No single one of us is as smart as a bunch of us. That was my thinking when I originally threw together this cheat sheet on Github to help document resources in the Portland startup community. The idea was that it would make it easier for folks to understand what was happening in Portland, what organizations supported startup activity, and potentially serve as a way to finally capture and quantify the actual startup activity around these parts — that allowed everyone to contribute.Read More
Tag: open source
Landing another round of funding keeps Kubos chasing space
It’s not just proprietary technology that’s entering the space race. Open source has a spot, too. Like the Portland State Aerospace Society. And recent Portland transplant Kubos, a company that manages an open source framework for satellites, which just landed another round of funding bringing its total raised to $5.3 million, according to Crunchbase.Read More
Planetary rethinks social media by creating a collection of communities
While the team building this startup is distributed, CEO Evan “@rabble” Henshaw-Plath spends a good deal of time in Portland. So it seemed worth a mentioning that Planetary, a new decentralized entrant in the social media realm, officially launched today.Read More
Not sure how this affects the Portland office yet, but Mozilla is laying off 250 employees
I don’t have much detail beyond the Mozilla blog post announcing the layoffs, but given that Mozilla has a substantial Portland footprint — they only mention closing an operation in Taipei, Taiwan, specifically — I’m concerned this will affect the office here and the Portland startup community. So I wanted to give you a heads up.Read More
Community in the time of COVID-19 Coronavirus: Talking remote community management with Cami Kaos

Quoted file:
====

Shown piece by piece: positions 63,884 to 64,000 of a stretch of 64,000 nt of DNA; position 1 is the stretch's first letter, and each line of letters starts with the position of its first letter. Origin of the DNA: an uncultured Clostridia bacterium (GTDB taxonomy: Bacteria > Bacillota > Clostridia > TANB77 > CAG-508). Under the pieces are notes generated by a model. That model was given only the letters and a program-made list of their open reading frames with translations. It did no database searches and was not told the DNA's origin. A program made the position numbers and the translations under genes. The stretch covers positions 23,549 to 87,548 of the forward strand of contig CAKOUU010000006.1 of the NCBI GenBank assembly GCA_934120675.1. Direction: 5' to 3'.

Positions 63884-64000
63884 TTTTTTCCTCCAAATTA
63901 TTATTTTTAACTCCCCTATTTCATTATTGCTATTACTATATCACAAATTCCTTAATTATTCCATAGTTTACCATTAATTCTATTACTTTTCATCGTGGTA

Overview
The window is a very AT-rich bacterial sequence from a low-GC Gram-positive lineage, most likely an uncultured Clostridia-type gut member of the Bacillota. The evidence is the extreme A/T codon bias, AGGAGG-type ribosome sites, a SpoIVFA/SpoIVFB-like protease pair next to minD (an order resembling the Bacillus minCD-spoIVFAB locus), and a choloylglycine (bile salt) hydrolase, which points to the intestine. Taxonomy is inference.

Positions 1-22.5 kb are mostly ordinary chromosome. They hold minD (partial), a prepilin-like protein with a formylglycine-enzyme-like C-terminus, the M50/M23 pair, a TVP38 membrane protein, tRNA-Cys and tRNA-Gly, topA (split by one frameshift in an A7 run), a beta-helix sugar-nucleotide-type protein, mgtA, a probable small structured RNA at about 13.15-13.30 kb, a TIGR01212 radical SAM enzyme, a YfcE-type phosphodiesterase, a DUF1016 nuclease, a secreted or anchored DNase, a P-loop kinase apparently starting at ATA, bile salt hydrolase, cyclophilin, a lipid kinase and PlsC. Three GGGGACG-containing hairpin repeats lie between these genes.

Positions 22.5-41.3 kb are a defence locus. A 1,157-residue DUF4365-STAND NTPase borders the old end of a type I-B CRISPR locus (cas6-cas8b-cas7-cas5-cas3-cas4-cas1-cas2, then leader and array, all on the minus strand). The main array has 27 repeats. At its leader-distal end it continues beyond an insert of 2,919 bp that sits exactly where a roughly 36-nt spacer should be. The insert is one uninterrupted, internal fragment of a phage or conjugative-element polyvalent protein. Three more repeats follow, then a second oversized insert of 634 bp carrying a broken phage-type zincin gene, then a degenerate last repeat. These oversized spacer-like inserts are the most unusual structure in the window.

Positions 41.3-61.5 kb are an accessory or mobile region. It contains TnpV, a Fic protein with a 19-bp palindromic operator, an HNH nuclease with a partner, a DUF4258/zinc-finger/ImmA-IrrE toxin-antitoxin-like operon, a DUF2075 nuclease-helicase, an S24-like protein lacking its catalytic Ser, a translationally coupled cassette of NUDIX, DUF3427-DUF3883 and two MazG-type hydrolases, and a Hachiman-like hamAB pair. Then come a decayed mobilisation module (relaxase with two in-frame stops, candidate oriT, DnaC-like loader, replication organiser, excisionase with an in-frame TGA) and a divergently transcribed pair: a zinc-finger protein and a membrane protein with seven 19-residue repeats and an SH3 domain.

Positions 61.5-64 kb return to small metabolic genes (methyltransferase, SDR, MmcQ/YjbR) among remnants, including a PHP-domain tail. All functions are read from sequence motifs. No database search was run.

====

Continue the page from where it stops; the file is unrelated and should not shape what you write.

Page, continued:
When the pandemic isolation began, many tried and true ways of building connection and community — most notably, meeting face to face with people — disappeared, instantaneously. But the need for community didn’t. If anything, in fact, that need increased. Exponentially. But how are we to maintain and strengthen community in this new normal of self distancing?Read More
If you’ve attended any Portland tech or startup event in the last 10 years, you’ve gotten value out of Calagator. Time to give back.
A nostalgic Beer and Blog: It’s like a high school reunion but for Portland startup and open source types
If you were part of the Portland startup or open source community a decade ago—or if you were a startup type who visited Portland during that time period—you probably had the chance to attend Beer and Blog once or twice. If you weren’t around Portland then, you’ve no doubt heard me wax nostalgic dozens of times about the event, a weekly happy hour that served as the point of connection for our fledgling community.
Building an ethical advertising platform in the shadow of ad blockers
It’s no secret that the world of online advertising has devolved into a means of using any and every accessible data point to convince consumers to purchase products. But it wasn’t always that way. There was a time when online advertising was far more simple and less invasive. And it still worked. But it was difficult. Portland startup Read the Docs has spent time building an ad platform that provides simple, ethical advertising. But in a world of ad blockers, that can be more difficult that one would think.
A decade of gathering open source citizens: Portland’s Open Source Bridge turns 10
Ten years ago, the current Portland startup community was just starting to coalesce. And it’s no secret that many of the connections, gatherings, and events that made that possible were very much due to a substantially larger and more well connected tech community—the open source community—whose activity served as the foundation for the growing community of tech entrepreneurs.
Building a different kind of rocket ship
I’m not going to lie: I love that the increasing accessibility—both in terms of costs and programmability—of hardware is inspiring new and creative pursuits. Sometimes, they create new business concepts. Sometimes they’re just cool. And when folks give you an inside look at how they made it? That’s even cooler. Which is why I loved this LEGO Saturn V project writeup from Portland’s Asa Miller.